1.2 miles from city centre
Take it to the max! Aventino delivers a mix of vaunted history and non-stop nightlife. First, visit the ruins of the Circus Maximus, a legendary arena where chariot racers entertained the masses as far back as 167 BC. Then, follow the flow of the Tiber and traverse the Testaccio neighbourhood. Imbibe and gorge your way through its glut of bars and make the ancient Romans proud!
Places to stay from £11 per night
0.8 miles from city centre
Trastevere is filled with winding narrow streets. Piazza di Santa Maria in Trastevere is filled with lively pubs, restaurants and clubs. Head to the lookout at Piazzale Garibaldi on Janiculum Hill for a city vista, or shop for clothes and accessories on Viale Trastevere. On Sundays, visit Porta Portese flea market.
Places to stay from £7 per night
0.6 miles from city centre
Piazza Navona is Rome’s most famous square. You’ll find a mixed crowd of locals and tourists who come to dine at the lavish cafes and restaurants that occupy the square. Fontana dei Quattro Fiumi is Bernini’s sculptural masterpiece set in the centre, while Sant’Agnese in Agone church stands to the west.
Places to stay from £17 per night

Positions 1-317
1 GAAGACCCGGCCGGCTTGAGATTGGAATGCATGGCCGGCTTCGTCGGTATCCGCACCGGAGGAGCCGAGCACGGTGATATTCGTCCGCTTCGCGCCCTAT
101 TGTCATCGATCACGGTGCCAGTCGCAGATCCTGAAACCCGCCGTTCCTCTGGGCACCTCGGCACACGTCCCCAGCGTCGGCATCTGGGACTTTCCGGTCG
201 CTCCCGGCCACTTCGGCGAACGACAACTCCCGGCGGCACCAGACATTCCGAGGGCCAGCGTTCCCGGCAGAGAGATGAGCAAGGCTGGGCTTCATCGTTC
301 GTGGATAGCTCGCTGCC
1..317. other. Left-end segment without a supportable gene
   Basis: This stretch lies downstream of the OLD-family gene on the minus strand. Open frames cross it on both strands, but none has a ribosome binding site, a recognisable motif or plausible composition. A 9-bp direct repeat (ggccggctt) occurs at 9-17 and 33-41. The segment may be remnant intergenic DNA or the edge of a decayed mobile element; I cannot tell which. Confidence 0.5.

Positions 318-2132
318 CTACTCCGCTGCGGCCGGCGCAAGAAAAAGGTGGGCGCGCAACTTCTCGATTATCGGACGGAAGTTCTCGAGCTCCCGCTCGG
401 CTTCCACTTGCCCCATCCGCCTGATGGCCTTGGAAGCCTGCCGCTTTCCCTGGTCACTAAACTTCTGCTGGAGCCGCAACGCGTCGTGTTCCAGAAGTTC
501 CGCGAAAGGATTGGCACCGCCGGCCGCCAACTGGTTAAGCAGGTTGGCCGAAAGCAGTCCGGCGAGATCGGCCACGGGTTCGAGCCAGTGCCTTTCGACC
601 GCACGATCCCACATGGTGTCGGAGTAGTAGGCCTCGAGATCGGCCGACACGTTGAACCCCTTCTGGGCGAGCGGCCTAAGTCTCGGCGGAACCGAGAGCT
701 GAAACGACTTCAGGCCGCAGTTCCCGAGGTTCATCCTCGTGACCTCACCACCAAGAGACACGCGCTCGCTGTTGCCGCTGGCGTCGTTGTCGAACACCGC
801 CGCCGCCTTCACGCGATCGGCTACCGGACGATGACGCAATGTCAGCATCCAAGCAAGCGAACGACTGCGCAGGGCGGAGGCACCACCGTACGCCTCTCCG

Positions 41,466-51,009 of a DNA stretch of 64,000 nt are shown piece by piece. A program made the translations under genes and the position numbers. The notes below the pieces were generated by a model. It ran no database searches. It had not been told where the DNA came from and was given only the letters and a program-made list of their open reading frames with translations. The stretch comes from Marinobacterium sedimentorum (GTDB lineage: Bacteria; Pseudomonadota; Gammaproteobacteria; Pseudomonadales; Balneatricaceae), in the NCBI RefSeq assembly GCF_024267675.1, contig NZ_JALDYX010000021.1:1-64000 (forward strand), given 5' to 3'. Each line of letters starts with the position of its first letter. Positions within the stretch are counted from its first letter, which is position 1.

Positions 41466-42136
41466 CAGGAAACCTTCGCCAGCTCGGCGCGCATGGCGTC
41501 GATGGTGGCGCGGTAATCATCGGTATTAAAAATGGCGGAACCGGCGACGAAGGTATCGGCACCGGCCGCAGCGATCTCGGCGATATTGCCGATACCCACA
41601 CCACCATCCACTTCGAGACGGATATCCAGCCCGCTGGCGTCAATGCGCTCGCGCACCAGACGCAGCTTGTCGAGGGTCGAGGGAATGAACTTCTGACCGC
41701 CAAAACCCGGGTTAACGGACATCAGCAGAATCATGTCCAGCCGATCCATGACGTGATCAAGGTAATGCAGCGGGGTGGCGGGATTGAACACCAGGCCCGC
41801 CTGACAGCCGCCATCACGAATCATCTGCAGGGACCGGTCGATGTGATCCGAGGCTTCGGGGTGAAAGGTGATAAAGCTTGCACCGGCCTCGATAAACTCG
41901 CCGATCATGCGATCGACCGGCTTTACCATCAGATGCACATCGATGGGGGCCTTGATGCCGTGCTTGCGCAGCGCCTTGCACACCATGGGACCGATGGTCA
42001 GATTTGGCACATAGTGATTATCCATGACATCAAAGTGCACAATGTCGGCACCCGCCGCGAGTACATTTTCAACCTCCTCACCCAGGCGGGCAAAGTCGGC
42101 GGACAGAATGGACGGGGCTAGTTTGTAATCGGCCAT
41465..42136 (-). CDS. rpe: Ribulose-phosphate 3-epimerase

0.7 miles from city centre
Piazza di Spagna is the perfect place to sit and people-watch. Sit and observe people's toing and froing on the ‘Spanish Steps’, or head to Piazza del Popolo square to see Rome’s second oldest obelisk. Santa Maria in Montesanto and Santa Maria dei Miracoli in Piazza del Popolo are two Baroque churches worth exploring.
Places to stay from £18 per night
0.4 miles from city centre
The Trevi Fountain is the largest Baroque fountain in Rome. The God Oceanus erupts from the core on a horse drawn chariot. A 5-minute walk will bring you to Quirinal Hill, one of the largest of the Seven Hills of Rome. It’s also home to Quirinal Palace, residence of the Italian President.
Places to stay from £18 per night
0.7 miles from city centre
The Fountain of the Naiads in Piazza della Republica is a spectacular sight day and night. Next to it is the Basilica of St. Mary of the Angels and the Martyrs. Another drawcard for the area is one of Rome’s most popular roads – Via Nazionale, crammed with cafés, restaurants and shops.
Places to stay from £16 per night
0.3 miles from city centre
Completed in 126 AD, The Pantheon is a spectacular building in Piazza della Rotonda. Take some time to admire its incredible light filled interior. Bernini’s obelisk Pulcino della Minerva stands in front of the gothic church Santa Maria Sopra Minerva, or visit Hadrian’s Temple with its façade of 11 marble columns (now home to the Roman Stock Exchange).
Places to stay from £25 per night